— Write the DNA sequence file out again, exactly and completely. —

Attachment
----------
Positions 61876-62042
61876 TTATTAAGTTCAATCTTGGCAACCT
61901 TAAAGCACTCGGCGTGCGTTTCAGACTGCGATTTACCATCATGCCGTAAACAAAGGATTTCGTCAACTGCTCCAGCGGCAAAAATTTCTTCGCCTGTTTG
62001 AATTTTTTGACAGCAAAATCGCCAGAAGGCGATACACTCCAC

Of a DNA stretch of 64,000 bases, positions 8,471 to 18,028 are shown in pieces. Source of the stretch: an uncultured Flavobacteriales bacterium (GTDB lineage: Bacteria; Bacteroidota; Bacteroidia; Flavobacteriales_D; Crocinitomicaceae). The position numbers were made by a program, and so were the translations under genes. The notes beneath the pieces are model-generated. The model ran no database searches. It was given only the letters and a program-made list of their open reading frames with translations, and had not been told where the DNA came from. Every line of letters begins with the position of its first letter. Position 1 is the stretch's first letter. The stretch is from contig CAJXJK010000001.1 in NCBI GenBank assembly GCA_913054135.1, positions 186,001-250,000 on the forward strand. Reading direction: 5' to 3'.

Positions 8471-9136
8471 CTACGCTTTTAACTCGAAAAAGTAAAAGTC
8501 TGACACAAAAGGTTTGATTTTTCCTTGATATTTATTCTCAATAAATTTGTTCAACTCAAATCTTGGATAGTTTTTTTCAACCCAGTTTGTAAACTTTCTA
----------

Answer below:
Positions 61876-62042
61876 TTATTAAGTTCAATCTTGGCAACCT
61901 TAAAGCACTCGGCGTGCGTTTCAGACTGCGATTTACCATCATGCCGTAAACAAAGGATTTCGTCAACTGCTCCAGCGGCAAAAATTTCTTCGCCTGTTTG
62001 AATTTTTTGACAGCAAAATCGCCAGAAGGCGATACACTCCAC

Of a DNA stretch of 64,000 bases, positions 8,471 to 18,028 are shown in pieces. Source of the stretch: an uncultured Flavobacteriales bacterium (GTDB lineage: Bacteria; Bacteroidota; Bacteroidia; Flavobacteriales_D; Crocinitomicaceae). The position numbers were made by a program, and so were the translations under genes. The notes beneath the pieces are model-generated. The model ran no database searches. It was given only the letters and a program-made list of their open reading frames with translations, and had not been told where the DNA came from. Every line of letters begins with the position of its first letter. Position 1 is the stretch's first letter. The stretch is from contig CAJXJK010000001.1 in NCBI GenBank assembly GCA_913054135.1, positions 186,001-250,000 on the forward strand. Reading direction: 5' to 3'.

Positions 8471-9136
8471 CTACGCTTTTAACTCGAAAAAGTAAAAGTC
8501 TGACACAAAAGGTTTGATTTTTCCTTGATATTTATTCTCAATAAATTTGTTCAACTCAAATCTTGGATAGTTTTTTTCAACCCAGTTTGTAAACTTTCTA